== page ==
For nearly a decade, American Aquarium have spent the majority of their days on the road, burning through a sprawl of highways during the day and playing hours of raw, rootsy rock & roll at night. Sometimes, the job is a grind. Most times, it’s a blessing. American Aquarium’s songs, filled with biographical lyrics about last calls, lost love and long horizons, have always explored both sides of that divide. For every drunken night at the bar, there’s a hangover in the morning. For every new relationship, there’s the chance of a broken heart. It’s that kind of honesty — that sort of balance — that makes the band’s newest album, Wolves, their strongest release to date.
And it nearly didn’t happen. When American Aquarium traveled to Muscle Shoals to record Burn.Flicker.Die. in 2012, they were convinced the album would be their last. Even though they had enlisted the help of award-winning singer-songwriter Jason Isbell to produce the sessions, they were exhausted; weathered and whittled to the bone by more than a half-decade of heavy partying and heavier touring. To a small group of diehard fans, they were absolute rockstars… but being rockstars to a cult audience doesn’t always put food on your table or gas in your tank. BJ Barham, the band’s frontman, was so poor that he’d been living out of a storage unit for months, unable to afford an apartment in the band’s hometown of Raleigh, North Carolina.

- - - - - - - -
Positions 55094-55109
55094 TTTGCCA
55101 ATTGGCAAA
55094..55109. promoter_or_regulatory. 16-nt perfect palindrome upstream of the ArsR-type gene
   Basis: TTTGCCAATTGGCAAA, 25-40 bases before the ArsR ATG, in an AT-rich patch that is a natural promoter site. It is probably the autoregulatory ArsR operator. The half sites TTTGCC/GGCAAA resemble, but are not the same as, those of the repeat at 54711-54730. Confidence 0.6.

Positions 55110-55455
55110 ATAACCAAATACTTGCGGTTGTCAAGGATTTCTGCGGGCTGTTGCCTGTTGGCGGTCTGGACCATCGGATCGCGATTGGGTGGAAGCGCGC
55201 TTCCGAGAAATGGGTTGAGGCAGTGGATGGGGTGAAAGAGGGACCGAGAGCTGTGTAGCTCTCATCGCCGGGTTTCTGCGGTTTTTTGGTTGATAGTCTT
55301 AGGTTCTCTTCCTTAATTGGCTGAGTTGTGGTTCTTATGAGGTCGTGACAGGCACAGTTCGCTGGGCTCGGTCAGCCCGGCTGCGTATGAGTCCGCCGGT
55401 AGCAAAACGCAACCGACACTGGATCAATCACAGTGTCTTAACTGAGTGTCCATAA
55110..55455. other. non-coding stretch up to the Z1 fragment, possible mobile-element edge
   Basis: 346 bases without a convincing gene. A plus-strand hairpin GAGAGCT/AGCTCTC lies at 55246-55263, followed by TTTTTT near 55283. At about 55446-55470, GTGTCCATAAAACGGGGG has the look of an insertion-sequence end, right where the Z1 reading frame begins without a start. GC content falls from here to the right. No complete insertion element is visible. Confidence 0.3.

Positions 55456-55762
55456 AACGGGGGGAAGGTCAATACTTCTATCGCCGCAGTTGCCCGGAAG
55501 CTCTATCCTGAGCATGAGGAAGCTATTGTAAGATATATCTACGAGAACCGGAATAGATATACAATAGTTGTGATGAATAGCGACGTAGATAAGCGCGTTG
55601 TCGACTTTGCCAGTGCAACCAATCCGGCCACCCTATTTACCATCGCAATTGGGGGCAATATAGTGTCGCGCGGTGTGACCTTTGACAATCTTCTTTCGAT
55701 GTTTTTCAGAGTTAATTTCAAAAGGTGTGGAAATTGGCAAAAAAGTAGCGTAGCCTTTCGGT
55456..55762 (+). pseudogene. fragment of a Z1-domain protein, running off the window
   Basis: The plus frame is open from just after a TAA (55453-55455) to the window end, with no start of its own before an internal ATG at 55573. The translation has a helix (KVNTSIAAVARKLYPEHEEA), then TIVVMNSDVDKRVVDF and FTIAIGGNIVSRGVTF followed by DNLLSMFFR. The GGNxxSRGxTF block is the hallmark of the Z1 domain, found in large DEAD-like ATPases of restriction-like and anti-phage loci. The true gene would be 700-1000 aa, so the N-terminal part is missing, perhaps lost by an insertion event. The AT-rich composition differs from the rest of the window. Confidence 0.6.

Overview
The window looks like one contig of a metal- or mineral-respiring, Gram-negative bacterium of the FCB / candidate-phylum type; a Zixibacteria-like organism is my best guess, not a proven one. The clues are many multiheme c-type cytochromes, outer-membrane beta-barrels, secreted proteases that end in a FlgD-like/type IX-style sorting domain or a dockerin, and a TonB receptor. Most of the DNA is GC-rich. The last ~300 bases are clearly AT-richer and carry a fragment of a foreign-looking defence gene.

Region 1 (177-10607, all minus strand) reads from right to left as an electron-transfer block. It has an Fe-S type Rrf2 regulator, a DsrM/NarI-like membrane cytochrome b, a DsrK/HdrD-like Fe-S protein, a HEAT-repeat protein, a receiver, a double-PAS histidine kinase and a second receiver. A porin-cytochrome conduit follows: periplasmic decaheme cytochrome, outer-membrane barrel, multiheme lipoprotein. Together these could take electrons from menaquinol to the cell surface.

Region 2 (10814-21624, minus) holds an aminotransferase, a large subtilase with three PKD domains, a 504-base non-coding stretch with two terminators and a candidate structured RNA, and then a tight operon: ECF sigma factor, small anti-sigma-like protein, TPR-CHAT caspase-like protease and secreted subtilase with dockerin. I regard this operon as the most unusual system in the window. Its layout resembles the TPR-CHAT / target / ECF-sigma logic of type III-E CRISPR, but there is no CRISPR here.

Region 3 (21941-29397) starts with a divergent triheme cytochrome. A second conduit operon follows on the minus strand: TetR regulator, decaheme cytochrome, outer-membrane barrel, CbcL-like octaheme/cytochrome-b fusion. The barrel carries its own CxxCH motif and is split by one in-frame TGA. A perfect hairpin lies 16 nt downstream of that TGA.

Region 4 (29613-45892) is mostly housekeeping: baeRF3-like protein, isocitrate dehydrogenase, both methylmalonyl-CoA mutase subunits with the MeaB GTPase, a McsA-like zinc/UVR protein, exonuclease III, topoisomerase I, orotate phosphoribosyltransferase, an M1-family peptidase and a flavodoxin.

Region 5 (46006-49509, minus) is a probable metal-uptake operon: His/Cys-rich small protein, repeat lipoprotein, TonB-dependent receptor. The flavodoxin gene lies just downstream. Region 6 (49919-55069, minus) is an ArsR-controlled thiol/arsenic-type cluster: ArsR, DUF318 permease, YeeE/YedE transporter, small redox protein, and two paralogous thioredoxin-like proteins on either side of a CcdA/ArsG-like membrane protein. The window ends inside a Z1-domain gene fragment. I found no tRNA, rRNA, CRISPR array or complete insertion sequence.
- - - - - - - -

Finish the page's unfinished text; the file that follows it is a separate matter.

Clearly, something had to give. Maybe it was time to make one final album — an album about failure, desperation and disillusionment — and then throw in the towel.
As fate would have it, Burn.Flicker.Die. eventually proved itself to be the band’s most successful release to date. Critics loved it. Fans rallied behind it. Fast forward 2 years and almost 500 shows later, the band has travelled the world, quadrupled their fan base and reinvented their passion for the road.
Ryan Johnson, Bill Corbin, Whit Wright, Kevin McClain and the newest addition, Colin Dimeo, round out the group, turning Barham’s songs into fiery, fleshed-out compositions. “We were legitimized by Burn.Flicker.Die.,” Barham says. “That album was a breakup record with the road. “We ain’t done yet.'”
Burn. Flicker. Die.
Small Town Hyms
Dances for the Lonely